Q&A With Martin Sass: Investor Talks Airlines, Pharma and Alts. Managers

Dec 10 2014 | 7:39am ET

Martin Sass, founder and chairman of the $7 billion investment manager M.D. Sass, may technically fall into the ranks of a high flying hedge fund manager, but his investment strategy—and his outlook—are steadfastly down to earth.

Mr. Sass—or Marty as the Brooklyn native prefers to be called—recently spoke with FINalternatives editor-in-chief Deirdre Brennan about his best bets for 2014, why he is bullish on alternative asset managers (well, at least one big one), and his optimistic outlook for the U.S. economy in 2015.

What were your best bets this year?

The biggest winners have been in the airlines group—American Airlines and Delta—and they remain major positions. We have been in these stocks since the middle of last year, but so far this year American is up 103% and Delta is up 72%. Those have been two top performers and leading positions in our funds.

To give you a little color on these names, we saw early last year that the airline industry was going through a massive transformation as a result of decades of turbulence in the sector. Then there was tremendous consolidation and restructuring, and it left the industry with three carriers that dominate the U.S. market. These three so-called legacy carriers—American Airlines Group, Delta and United–have over 80% of airline traffic in the United States. We chose to go with American as our biggest position by far, but we also hold Delta. We believe these stocks will continue to be attractive. The fundamentals are attractive, earnings are growing at a significant rate and I think they will come in at above consensus forecast, with American, in particular, helped by the decline in the price of jet fuel since it doesn’t hedge and has no fuel profit sharing.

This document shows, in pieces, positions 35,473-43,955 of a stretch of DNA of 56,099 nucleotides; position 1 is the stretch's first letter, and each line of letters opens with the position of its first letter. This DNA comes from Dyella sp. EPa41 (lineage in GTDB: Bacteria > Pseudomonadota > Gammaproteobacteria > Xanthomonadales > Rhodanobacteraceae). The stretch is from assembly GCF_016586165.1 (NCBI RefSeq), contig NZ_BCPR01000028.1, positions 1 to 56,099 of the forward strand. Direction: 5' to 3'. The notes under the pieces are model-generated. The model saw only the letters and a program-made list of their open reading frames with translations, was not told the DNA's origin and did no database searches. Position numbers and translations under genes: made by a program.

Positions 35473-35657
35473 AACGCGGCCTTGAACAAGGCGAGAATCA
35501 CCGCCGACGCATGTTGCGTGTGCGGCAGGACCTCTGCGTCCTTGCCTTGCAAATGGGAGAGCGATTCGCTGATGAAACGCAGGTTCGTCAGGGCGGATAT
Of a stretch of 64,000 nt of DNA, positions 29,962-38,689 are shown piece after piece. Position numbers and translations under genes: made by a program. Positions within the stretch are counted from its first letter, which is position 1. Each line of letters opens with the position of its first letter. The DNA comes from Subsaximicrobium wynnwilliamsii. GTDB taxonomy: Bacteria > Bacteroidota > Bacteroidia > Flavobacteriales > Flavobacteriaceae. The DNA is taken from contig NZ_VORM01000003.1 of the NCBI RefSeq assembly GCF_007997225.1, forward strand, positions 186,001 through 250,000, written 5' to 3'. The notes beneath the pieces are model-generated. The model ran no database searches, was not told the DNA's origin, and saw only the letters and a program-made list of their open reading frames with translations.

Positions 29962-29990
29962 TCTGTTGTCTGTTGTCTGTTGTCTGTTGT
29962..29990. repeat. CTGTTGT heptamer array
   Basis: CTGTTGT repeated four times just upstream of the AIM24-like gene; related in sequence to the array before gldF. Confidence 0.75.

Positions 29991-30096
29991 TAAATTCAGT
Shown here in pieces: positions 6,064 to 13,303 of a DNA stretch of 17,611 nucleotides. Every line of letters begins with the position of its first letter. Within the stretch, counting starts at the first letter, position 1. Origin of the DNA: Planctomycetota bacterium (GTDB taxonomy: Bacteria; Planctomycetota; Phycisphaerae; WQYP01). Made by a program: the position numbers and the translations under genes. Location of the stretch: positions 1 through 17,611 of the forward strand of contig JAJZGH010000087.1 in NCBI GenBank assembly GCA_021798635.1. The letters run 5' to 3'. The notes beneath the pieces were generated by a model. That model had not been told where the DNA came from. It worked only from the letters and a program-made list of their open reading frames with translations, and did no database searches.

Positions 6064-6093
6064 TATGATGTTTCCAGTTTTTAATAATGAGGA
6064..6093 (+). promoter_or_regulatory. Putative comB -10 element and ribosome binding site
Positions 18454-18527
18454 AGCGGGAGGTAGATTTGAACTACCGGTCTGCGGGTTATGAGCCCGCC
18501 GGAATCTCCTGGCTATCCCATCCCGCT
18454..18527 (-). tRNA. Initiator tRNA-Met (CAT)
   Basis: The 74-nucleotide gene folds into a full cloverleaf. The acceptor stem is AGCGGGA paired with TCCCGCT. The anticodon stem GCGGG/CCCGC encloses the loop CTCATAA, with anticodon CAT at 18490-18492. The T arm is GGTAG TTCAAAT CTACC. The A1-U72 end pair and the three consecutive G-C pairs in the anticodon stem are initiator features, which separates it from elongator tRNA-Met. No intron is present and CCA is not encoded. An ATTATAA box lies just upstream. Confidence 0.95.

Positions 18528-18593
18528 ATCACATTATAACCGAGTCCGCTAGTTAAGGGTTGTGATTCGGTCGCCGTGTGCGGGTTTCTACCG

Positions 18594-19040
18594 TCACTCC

Other very strong performers have been in the healthcare area. The two biggest winners have been Actavis, which we’ve owned for five years and have made six times our money on (it is up 58% so far this year) and Shire, which is a Dublin-based pharmaceuticals company.

Actavis is still a major position. We bought it five years ago (when it was Watson Pharmaceuticals, which later acquired Actavis) at $44 a share, the stock is currently trading at $264. We bought it just before Lipitor—which is the biggest selling drug in the world—was going off patent and Watson had the rights for the generic form. We also bought Mylan as a play on a wave of generics that we thought had a lot of legs.

Actavis has made several acquisitions over the years. Most recently they announced the acquisition of Allergan, which was in a battle with Valeant, and this gave Actavis a tremendous opportunity for a friendly takeover. This deal will make Actavis the sixth largest pharmaceuticals company. We think the company will show sustainable double-digit earnings growth and will consistently beat analysts’ estimates in terms of earnings.

Turning to your new ideas, are there any stocks that you have bought recently that you are particularly enthusiastic about?